Special Report

20 Islands That Will Disappear in Your Lifetime

Source: atese / iStock via Getty Images

1. Federal States of Micronesia
> Population: 113,815

The average rate of sea-level rise worldwide has been about one-tenth of an inch (3.1 mm) per year since 1993. But sea-level around the Federated States of Micronesia, which consists of four main island groups — Yap, Chuuk, Pohnpei, and Kosrae — is rising at three times the rate. The sea level is rising at more than 10 mm — nearly half an inch — a year. Parts of the country are at risk of disappearing because of coastal flooding, erosion, and storm surges.

Some parts of Micronesia are volcanic mountains and well above any potential sea level rise, but many of the smaller islands only lie a few feet above sea level at their highest point.

Source: Bering Land Bridge National Preserve / Wikimedia Commons

2. Shishmaref, Alaska
> Population: 498

People living in Shishmaref, Alaska, located near the Bering Strait, voted in 2016 to relocate before conditions forced them to do so. Both rising sea levels and melting sheet ice and permafrost are causing erosion. Alaska had granted the city $8 million toward the move, but officials say it will cost $200 million.

Due to lack of funding, the village has yet to relocate. One Public Radio International story referred to Shishmaref as “ground zero for climate change in the Arctic.”

Source: kurakurakurarin / iStock via Getty Images

3. Marshall Islands
> Population: 58,791

Residents of Marshall Islands, a chain of volcanic islands and coral atolls in the central Pacific Ocean, have known for years that they must either build new artificial islands to relocate or raise the existing ones. Some research suggests that the sea level in the Marshall Islands will rise by as many as 16 inches by 2045 if nothing is done to fight climate change. A large portion of the islands’ population have fled the island for the U.S.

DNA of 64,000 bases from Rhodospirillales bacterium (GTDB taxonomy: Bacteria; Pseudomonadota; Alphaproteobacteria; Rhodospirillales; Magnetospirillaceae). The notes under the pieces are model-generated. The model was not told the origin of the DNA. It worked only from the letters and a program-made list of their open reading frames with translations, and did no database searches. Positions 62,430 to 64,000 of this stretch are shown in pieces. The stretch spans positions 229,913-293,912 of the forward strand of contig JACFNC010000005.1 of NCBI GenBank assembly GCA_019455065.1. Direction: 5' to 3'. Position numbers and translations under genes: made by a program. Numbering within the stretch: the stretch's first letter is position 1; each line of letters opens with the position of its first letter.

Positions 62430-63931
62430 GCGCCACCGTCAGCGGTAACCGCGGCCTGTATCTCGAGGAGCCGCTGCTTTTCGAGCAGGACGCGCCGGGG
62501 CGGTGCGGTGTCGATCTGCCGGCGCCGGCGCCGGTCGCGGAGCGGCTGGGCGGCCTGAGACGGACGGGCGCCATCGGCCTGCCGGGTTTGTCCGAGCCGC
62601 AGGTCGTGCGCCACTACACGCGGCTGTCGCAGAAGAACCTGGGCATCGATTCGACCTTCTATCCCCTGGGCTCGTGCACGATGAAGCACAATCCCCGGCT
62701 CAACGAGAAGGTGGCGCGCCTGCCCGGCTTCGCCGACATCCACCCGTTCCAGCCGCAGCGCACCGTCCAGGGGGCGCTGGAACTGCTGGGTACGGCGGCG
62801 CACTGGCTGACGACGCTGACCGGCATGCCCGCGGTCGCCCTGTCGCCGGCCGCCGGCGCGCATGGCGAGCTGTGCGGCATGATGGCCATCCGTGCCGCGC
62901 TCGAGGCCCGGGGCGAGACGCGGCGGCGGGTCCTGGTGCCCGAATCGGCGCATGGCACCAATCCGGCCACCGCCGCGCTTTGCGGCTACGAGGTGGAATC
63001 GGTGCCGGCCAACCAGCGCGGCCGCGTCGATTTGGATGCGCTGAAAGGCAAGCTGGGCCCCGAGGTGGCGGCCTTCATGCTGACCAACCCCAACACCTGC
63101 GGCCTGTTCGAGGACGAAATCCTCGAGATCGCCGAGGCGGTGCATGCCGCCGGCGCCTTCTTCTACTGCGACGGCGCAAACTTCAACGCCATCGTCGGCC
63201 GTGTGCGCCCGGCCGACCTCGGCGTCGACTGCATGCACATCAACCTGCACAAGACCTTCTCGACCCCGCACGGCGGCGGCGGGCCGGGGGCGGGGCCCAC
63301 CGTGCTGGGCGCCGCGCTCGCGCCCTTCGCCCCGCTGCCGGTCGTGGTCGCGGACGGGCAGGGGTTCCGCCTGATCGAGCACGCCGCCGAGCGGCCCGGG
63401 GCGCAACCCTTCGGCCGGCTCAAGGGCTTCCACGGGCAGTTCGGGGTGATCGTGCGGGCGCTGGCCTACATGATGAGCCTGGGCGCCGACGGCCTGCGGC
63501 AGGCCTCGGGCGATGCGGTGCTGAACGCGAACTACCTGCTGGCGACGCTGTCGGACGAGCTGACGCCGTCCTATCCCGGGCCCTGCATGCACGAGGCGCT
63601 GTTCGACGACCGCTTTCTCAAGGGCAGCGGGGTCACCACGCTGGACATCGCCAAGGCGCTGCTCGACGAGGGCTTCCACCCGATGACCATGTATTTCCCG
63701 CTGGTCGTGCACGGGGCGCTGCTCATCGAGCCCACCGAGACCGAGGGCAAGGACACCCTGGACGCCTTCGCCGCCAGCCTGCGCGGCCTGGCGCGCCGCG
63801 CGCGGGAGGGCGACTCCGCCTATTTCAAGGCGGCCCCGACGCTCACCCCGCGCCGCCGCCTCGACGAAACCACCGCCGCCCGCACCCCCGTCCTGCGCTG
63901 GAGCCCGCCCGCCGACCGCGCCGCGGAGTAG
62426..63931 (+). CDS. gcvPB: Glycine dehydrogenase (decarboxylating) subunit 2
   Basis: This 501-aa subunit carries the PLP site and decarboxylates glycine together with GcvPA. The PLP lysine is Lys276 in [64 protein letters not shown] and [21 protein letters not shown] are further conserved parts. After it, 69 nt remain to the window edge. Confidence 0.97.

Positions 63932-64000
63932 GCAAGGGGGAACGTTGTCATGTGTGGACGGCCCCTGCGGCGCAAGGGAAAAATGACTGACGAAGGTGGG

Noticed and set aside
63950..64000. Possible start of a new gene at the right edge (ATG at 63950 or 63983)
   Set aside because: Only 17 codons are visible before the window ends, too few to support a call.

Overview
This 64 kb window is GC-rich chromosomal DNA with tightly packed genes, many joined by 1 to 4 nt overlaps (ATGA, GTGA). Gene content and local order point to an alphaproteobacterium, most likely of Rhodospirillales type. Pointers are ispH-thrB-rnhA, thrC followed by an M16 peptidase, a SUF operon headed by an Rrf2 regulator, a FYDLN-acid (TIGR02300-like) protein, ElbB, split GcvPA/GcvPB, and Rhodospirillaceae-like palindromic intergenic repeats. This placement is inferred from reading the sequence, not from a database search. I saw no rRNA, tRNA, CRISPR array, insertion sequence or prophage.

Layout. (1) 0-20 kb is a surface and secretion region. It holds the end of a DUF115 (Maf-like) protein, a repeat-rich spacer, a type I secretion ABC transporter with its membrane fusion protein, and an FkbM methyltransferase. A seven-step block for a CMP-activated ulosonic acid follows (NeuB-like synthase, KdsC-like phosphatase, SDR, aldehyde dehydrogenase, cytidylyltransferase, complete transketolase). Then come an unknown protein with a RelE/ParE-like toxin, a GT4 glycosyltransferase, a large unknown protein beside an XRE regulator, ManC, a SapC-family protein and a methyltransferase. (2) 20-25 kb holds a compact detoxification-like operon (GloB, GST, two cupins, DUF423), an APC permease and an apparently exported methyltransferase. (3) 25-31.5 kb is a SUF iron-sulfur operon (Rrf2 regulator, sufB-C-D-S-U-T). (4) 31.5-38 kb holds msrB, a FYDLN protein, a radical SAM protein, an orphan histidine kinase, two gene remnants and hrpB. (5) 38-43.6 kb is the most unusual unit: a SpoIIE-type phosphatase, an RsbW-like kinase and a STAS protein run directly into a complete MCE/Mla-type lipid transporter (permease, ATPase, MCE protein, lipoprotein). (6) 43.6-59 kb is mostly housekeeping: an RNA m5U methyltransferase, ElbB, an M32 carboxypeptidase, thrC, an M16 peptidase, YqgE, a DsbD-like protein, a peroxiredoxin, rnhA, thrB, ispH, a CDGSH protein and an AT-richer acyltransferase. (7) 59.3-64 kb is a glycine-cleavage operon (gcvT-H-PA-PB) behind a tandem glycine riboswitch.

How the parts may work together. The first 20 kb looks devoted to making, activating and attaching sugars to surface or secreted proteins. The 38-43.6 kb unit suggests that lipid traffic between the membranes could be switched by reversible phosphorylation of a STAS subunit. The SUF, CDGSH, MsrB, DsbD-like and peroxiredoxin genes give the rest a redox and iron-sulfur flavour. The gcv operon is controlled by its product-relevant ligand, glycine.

The highest point on any of the islands is currently about 32 feet above sea level, but most of the residences are located close to the water.

Source: Dmitry Malov / Getty Images

4. Tuvalu
> Population: 11,646

Tuvalu is a small chain of islands in the Pacific Ocean, about 2,000 miles northeast of Australia. Its relatively small size and isolated location have made it enticing to tourists but also susceptible to climate change. At their highest point the islands are 15 feet above sea level.

For years, Tuvalu representatives have raised alarms that climate change could raise sea levels enough to submerge the islands. Even if waters never reach that height, Tuvalu could still become uninhabitable as rising sea levels have contaminated the nation’s groundwater resources and caused reduced crop yields.


5. Maldives
> Population: 530,953

The Maldives is one of the nations that is most vulnerable to sea-level rise. The vast majority of the nation’s land area is less than 3 feet above sea level. These islands off the southern coast of India are a popular tourist destination, but climate change is already affecting the tourism industry. Nearly half of all tourist resorts have experienced “severe beach erosion.”

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